The original 1989 article is included below.

 

 

fortune_logo

ARE THESE THE NEW WARREN BUFFETTS?

The dozen young investment managers you’ll meet here are brainy, ethical, and good at making money grow consistently.


By Brett Duval Fromson REPORTER ASSOCIATE Susan E. Kuhn

October 30, 1989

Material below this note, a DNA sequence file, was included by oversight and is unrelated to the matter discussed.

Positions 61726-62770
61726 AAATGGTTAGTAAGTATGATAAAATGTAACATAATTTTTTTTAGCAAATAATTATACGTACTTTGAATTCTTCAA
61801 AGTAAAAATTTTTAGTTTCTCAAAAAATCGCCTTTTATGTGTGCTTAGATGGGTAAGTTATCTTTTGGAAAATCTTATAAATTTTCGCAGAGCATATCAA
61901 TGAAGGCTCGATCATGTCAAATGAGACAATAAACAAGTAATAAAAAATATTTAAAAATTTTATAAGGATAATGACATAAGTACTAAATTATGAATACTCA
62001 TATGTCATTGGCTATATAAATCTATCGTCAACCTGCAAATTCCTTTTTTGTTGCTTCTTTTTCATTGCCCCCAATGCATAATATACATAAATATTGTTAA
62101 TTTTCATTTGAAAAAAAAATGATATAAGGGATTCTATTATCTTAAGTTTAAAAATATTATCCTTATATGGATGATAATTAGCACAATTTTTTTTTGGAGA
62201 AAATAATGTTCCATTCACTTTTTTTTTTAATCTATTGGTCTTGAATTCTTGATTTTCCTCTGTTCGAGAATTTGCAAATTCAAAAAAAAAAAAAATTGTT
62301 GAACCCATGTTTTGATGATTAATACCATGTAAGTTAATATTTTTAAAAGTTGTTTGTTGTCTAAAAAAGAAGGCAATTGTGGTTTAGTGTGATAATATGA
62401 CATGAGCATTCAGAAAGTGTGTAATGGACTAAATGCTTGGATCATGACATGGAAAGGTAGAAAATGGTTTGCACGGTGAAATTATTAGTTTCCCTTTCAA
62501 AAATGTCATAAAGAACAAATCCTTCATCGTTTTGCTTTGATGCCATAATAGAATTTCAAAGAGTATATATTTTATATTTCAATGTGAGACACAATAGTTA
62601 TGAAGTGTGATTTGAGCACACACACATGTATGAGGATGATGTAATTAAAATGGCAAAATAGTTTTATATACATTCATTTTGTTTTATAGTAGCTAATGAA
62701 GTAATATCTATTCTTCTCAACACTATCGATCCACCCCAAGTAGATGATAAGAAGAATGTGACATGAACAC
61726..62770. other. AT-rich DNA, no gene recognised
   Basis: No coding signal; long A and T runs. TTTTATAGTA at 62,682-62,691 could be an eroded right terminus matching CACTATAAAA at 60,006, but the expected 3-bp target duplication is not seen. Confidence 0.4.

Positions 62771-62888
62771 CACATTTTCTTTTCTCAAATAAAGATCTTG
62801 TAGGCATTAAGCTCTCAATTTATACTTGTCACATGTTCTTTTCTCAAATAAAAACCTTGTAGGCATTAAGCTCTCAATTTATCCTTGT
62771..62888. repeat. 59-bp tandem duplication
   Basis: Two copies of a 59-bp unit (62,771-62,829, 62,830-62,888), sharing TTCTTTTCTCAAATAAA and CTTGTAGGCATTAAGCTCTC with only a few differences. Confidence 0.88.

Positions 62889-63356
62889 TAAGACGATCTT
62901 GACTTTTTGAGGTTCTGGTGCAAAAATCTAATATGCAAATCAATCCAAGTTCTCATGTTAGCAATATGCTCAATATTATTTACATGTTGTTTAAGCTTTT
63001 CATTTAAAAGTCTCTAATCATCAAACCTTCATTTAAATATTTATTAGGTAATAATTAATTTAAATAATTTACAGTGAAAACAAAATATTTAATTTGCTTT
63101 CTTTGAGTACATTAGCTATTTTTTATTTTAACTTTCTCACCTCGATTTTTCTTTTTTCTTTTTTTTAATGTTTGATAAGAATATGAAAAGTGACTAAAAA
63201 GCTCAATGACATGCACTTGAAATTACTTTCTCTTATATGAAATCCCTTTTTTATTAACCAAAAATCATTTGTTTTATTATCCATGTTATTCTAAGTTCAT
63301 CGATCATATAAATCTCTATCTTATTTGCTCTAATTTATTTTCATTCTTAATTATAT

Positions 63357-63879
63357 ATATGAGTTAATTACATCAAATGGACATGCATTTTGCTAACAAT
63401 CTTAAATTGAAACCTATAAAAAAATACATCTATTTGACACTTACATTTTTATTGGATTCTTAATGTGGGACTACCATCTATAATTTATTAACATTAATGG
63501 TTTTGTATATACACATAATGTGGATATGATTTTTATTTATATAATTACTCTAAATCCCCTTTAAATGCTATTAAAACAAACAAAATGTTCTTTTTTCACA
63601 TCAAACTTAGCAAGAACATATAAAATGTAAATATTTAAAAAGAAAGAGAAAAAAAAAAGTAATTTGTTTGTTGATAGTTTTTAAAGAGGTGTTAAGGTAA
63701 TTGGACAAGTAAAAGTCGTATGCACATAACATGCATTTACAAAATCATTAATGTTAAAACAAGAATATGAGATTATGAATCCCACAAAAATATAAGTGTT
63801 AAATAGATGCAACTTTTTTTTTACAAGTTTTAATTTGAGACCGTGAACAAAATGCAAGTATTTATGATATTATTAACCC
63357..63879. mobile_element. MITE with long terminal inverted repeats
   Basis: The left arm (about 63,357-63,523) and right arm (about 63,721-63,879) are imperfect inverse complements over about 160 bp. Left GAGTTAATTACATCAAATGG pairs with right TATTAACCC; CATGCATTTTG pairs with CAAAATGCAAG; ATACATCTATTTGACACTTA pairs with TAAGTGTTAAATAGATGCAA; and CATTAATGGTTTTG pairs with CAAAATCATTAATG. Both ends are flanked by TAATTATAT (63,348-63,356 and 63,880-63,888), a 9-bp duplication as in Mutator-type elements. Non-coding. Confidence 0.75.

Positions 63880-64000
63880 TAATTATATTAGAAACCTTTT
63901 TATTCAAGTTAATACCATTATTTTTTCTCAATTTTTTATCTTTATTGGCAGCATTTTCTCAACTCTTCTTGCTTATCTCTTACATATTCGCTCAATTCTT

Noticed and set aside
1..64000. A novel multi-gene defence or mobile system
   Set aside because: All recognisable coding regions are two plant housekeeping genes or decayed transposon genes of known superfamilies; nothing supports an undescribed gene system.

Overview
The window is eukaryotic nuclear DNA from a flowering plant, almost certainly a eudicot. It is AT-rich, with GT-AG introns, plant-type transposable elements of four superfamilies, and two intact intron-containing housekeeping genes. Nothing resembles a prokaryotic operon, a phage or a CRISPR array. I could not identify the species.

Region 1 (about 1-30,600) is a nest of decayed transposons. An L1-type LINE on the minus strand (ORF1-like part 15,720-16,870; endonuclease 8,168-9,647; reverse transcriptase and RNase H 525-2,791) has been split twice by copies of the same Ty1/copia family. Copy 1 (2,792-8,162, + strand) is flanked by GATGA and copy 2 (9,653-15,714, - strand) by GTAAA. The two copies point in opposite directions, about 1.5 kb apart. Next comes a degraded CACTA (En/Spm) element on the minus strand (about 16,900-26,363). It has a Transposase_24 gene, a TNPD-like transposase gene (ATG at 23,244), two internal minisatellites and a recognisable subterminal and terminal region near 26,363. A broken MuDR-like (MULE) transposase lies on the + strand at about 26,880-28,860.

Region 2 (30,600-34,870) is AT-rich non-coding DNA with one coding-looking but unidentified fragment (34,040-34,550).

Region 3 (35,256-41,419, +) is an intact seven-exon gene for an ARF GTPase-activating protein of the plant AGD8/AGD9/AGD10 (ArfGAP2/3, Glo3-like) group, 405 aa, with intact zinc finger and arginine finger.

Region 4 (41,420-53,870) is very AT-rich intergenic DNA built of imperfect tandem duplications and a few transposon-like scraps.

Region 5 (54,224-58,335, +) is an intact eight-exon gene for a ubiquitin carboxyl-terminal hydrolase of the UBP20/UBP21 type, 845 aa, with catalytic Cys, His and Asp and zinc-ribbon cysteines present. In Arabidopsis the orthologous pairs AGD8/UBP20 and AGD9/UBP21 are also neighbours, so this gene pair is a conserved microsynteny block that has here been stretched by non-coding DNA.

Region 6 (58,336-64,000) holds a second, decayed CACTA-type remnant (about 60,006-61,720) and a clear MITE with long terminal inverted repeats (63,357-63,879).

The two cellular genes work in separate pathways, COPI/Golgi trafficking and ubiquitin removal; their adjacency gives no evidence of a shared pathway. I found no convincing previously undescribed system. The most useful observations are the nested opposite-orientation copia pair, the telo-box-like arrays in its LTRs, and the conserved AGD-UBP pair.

(FORTUNE Magazine) – Wouldn’t you like to become partners with someone who would double your money every three to four years ad infinitum? To put it another way, wouldn’t you like to invest with the next Warren Buffett? Riches come to investors who, early in their lives, find great money managers. Buffett is certifiably one of the greatest. His early clients are now worth tens of millions of dollars (see box). He achieved that by compounding money consistently and reliably at about 25% per annum. The young investors you will meet here show signs of comparable talent. But even if they can return only 20% a year — most have done at least that well so far — $10,000 invested with them today would be worth $5.9 million in the year 2025. What reveals their potential? ; Strong investment performance, of course. But that is not conclusive, especially among young managers who generally lack a ten-year record. More important are certain character traits. Buffett himself starts with ”high-grade ethics. The investment manager must put the client first in everything he does.” At the very least, the manager should have his net worth invested alongside that of his clients to avoid potential conflicts of interest. Those profiled here have put the bulk of their assets with their customers’.